History teacher Tyler MIller is not a morning person, but he was so committed to getting the most out of his Wilderness Education summer professional development course in the Adirondacks, that he got up at 4:30 AM to canoe on a lake to watch the sunrise and stayed up late in a meadow to see the stars.
The NYSAIS-sponsored workshop, "Bringing the Outside In," brought together teachers for four days of “professional development and outdoor activity designed to help teachers build student leadership in the classroom,” using the National Outdoor Leadership (NOLS) Skills philosophy. The teachers hiked and summitted two of the 46 High Peaks of the Adirondacks, using the outdoor experience “to learn lessons about goal setting, group problem-solving, and conflict negotiation and resolution, among other skills.”
Miller teaches Upper School history courses including one on Immigration [Migration in the Modern World] and another on Native Americans [Indigenous Histories of the Americas]. Last spring, he led a Navajo Nation trip for Poly students and would like to incorporate that experience in the classroom, as well.
In June, Miller, an avid hiker, joined seven other teachers for the course at Heart Lake in Lake Placid. They summitted three mountains, canoed, cooked over campfires, and slept in lean-tos. They discussed strategic ways to use outdoor/wilderness education in meaningful pedagogies. The workshop, which was led by teachers from Packer, also considered the meaning of wilderness and its importance to the soul and body.
Later in the summer, Miller participated in a two-week workshop, "Common Grounds," sponsored by the National Endowment for the Humanities. The workshop explored contrasting landscapes of the urban, focusing on Manhattan, and the wilderness, using Raquette Lake in the Adirondacks, during the Gilded Age and Progressive Era.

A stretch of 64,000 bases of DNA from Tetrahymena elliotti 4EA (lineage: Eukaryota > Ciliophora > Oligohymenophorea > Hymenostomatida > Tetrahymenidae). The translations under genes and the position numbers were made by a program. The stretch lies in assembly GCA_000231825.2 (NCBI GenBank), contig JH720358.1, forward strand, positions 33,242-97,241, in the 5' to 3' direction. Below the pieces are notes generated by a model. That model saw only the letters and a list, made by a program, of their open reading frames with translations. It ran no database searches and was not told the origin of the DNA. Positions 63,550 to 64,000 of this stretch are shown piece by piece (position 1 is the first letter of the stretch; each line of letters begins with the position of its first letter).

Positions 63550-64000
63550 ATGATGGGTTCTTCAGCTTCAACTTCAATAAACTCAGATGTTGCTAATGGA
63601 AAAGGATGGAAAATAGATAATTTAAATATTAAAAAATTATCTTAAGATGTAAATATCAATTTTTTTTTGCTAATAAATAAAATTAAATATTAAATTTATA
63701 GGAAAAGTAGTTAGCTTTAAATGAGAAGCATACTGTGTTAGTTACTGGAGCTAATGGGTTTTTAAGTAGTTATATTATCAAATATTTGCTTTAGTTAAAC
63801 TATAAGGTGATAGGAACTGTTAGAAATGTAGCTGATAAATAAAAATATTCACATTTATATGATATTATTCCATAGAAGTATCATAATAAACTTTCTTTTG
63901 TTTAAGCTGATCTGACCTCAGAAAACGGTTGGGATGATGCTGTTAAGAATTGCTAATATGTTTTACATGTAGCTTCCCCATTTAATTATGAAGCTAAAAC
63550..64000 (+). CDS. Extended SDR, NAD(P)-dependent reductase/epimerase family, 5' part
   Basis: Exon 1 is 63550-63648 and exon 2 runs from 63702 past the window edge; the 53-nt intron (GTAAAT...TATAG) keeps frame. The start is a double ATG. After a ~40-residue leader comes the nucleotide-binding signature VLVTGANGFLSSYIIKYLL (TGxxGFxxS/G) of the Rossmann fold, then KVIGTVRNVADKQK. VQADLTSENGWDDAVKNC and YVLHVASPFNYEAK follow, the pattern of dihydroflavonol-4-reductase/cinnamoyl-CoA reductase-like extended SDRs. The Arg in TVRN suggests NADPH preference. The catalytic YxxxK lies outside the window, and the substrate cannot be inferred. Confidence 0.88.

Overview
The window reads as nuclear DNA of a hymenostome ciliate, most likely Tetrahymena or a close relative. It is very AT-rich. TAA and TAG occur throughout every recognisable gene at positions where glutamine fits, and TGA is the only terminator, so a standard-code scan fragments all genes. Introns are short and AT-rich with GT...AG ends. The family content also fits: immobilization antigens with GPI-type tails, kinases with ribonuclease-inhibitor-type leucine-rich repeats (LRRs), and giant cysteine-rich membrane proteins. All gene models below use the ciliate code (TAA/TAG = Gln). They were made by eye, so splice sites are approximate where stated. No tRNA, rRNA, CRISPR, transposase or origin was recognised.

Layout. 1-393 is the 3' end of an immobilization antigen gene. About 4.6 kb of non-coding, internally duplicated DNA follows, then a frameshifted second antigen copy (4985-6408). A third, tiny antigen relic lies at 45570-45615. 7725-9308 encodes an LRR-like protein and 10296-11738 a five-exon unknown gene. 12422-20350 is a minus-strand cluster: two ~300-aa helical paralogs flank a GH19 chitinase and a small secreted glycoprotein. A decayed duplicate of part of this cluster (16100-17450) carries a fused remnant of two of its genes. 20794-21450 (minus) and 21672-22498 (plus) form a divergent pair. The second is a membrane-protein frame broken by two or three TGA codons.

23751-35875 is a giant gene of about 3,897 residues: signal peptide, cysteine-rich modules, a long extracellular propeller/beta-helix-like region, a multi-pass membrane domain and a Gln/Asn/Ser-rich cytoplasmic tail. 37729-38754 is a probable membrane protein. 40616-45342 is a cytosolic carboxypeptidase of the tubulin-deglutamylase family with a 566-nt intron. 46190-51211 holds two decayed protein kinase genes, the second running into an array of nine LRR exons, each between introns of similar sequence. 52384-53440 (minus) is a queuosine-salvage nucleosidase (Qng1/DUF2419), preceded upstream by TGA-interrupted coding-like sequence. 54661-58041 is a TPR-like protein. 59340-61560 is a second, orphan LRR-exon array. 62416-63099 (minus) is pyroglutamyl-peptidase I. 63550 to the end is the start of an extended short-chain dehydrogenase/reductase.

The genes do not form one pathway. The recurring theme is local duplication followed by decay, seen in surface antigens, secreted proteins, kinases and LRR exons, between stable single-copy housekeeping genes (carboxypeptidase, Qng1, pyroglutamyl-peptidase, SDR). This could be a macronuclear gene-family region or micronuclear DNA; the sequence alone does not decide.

Miller spent the first week at the Gotham Center for New York City History at CUNY reading about the built environment of New York City in the 1800s until 1910. The participants visited the Tenement Museum in Lower Manhattan, and Miller is excited to incorporate this experience into the course he teaches on immigration.
During the second week, the participants learned how the Adirondacks “became an escape from work life.” Miller, a native of Michigan, said he was very impressed to learn how New York State has conserved its wilderness. "The Adirondacks is the largest preserved park area in the country with 6 million acres. Because of Article XIV of the New York Constitution,” he explained, "the land can only be privatized through a constitutional convention."
From New York City, it is a 4 ½ hour drive to Raquette Lake, the largest natural lake in the Adirondacks. When Miller and the other teachers took a seaplane tour of the lake, he was amazed to see the entire horizon in all directions was green.
“Even though we live in a time when there is ideological attention to infinite growth," Miller said, “we also live with finite resources.” Miller has already talked with Director of Sustainability Brian Filiatraut and Director of Service Learning Elijah Sivin about using an interdisciplinary approach to incorporate what he learned with Poly's sustainability and service initiatives.
Near the end of his Grade 10 history class, Miller teaches the Anthropocene, “the period during which human activity has been the dominant influence on climate and the environment,” and students consider the environmental impact. In his electives on Native Americans, students will also consider an “indigenous view of wilderness.”
Miller said the workshops allowed him to recharge and reconnect with nature. “Cities are more alike than different,” he said. But “wild places offer me clarity and time to listen to an inner voice.” The two experiences brought to mind for Miller a principle of the Lakota Nation, “An ethical life is a life lived with seven generations in mind.”